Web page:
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An Employer’s Guide to Homeworking

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As coronavirus cases in the UK continue to rise, asking employees to work from home is one obvious measure you can take to try and protect your workplace and your employees.

Homeworking, if the nature of your operation allows, will enable you to stay open for business while doing your bit to contain the spread of Covid-19.

But, in practical terms, what will working from home mean for you and your employees? Is it sustainable, secure and cost-effective and how do you go about implementing it?

Scope the work done at home

One of the first rules of successful homeworking is making sure you scope the workload. That way, staff know exactly which tasks they need to prioritise, and how much work they’ll be expected to complete in a given time frame.

Consider using the SMART criteria of Specific, Measurable, Achievable, Relevant and Time-bound when setting objectives.  You may well already do this in your business but using these five goals as a guide will be especially helpful in forward planning when staff are working remotely.

HR:4UK has a comprehensive homeworking policy which can be written into your employee handbook. It sets out conditions, such as employees identifying and letting you know of any new pressures created by working from home.

Maintain regular contact with homeworkers

Depending on your industry sector, some of your employees might already work from home, either occasionally when assigned to certain projects, or regularly as part of their employment contract. For others, however, not having to physically come into work will be a completely alien experience so they’ll need your guidance and support.

To adapt to a completely new way of working, it’s essential staff are able to maintain regular contact with line managers and colleagues.

Thankfully, great communication links and good connectivity means most of us are able to stay in touch remotely, so it’s easy to check in with each other.

Skype for Business is straight forward to set up and use, and for video conferencing there are a number of convenient, cost-effective options, including Zoom and Google Hangouts (free until 1 July 2020).  You could also of course, arrange regular telephone conference calls.

Keep your business information safe and secure

Whatever sector you’re in, keeping your precious data safe and secure is a top priority.

Employees might well need to access sensitive information in order to do their jobs, so their home IT systems must be up to the task.

Do you know, for example, if staff have antivirus software and firewalls on their home pcs and if their home router is secure?  Do they install updates regularly and is the data held on their devices backed up?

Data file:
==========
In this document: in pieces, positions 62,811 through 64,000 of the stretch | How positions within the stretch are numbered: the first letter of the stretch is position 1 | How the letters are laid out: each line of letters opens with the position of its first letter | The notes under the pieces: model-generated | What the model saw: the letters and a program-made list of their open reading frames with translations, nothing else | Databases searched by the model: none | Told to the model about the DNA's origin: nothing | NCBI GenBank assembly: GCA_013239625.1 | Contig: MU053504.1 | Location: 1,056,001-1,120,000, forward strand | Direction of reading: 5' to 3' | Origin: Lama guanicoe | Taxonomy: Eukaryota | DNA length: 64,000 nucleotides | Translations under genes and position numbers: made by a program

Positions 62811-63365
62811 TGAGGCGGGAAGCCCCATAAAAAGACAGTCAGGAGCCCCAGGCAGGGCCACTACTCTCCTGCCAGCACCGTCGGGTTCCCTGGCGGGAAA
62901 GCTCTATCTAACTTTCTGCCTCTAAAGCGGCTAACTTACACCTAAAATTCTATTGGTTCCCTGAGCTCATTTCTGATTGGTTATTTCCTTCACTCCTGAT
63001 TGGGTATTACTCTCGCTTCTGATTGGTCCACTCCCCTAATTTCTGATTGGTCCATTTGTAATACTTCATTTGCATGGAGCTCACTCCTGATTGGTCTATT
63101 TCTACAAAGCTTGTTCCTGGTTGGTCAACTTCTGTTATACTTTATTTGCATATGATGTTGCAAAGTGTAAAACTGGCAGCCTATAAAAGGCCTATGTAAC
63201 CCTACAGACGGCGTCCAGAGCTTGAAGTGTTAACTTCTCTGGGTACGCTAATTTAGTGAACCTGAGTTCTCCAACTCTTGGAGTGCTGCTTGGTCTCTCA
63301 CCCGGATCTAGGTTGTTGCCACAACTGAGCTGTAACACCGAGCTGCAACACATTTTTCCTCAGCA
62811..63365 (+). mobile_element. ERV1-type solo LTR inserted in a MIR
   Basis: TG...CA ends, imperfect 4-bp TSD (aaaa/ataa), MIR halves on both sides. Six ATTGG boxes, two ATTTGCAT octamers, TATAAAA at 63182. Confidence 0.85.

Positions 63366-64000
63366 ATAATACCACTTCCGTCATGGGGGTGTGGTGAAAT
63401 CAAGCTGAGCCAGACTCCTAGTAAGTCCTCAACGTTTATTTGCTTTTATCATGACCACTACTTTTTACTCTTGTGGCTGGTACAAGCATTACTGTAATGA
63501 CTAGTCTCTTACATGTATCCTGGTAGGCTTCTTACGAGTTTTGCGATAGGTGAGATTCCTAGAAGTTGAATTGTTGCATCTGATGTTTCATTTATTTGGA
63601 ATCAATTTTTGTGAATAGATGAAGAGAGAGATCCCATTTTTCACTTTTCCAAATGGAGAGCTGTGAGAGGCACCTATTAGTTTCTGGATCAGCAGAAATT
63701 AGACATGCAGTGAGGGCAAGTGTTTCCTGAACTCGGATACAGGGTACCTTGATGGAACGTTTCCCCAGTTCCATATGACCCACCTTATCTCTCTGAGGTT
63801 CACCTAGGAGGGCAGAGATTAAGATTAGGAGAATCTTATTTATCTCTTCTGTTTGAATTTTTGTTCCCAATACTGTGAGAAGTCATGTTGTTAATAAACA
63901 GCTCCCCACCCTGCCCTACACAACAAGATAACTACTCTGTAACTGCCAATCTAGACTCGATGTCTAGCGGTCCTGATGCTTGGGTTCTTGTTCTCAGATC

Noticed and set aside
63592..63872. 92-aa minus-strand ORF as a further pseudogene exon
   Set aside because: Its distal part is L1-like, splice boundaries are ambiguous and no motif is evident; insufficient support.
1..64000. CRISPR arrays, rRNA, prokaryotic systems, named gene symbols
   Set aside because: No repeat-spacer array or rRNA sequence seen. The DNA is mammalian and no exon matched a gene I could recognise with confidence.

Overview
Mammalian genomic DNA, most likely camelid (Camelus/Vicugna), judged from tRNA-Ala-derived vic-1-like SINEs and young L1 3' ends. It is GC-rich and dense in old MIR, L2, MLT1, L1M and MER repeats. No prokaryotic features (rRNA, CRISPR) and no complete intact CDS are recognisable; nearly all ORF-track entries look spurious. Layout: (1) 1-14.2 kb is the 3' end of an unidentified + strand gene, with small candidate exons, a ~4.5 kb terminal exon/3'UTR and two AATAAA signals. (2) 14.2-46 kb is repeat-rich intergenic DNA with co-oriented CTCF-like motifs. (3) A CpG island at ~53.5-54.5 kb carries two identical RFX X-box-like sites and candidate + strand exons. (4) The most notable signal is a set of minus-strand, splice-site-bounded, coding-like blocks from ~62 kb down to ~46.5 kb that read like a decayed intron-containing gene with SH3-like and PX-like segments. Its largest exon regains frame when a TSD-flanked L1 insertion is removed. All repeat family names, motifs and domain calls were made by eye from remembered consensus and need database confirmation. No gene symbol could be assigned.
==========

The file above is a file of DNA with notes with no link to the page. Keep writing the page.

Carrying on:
Using a VPN (Virtual Private Network) will ensure secure connections to other networks, encrypting online traffic so data is protected and can’t be read if it falls into the wrong hands. There are also other vital security steps your employees will need to take, such as password-locking their devices.

These are all issues that must be addressed before staff start working remotely, so talk to your IT department or IT consultant for advice.

The future of homeworking

Well before the pandemic, working remotely was already becoming more common as people looked at ways of reducing their carbon footprint.

As we all know, the daily commute can be stressful, time-consuming and polluting, so removing the need for it is kinder to the planet and can make economic sense.

Over the next few months, employers who hadn’t previously considered remote working will be using this option for the first time. And, if it works well for them and their employees, it may well become normal practice.

Download our FREE Homeworking Policy

To help businesses prepare for any self-isolating employees, we are offering a free homeworking policy which is available to download from here.

At HR:4UK we have wide experience of advising businesses of all sizes and sectors on implementing a safe, practical and workable homeworking policy so please contact us if you need any help.

Angela Clay

A qualified employment law solicitor and our managing director, Angela has unparalleled legal expertise and decades of experience and knowledge to draw from. She’s a passionate speaker and writer that loves to keep employers updated with upcoming changes to legislation, and is a regular guest speaker on BBC Leicester Radio.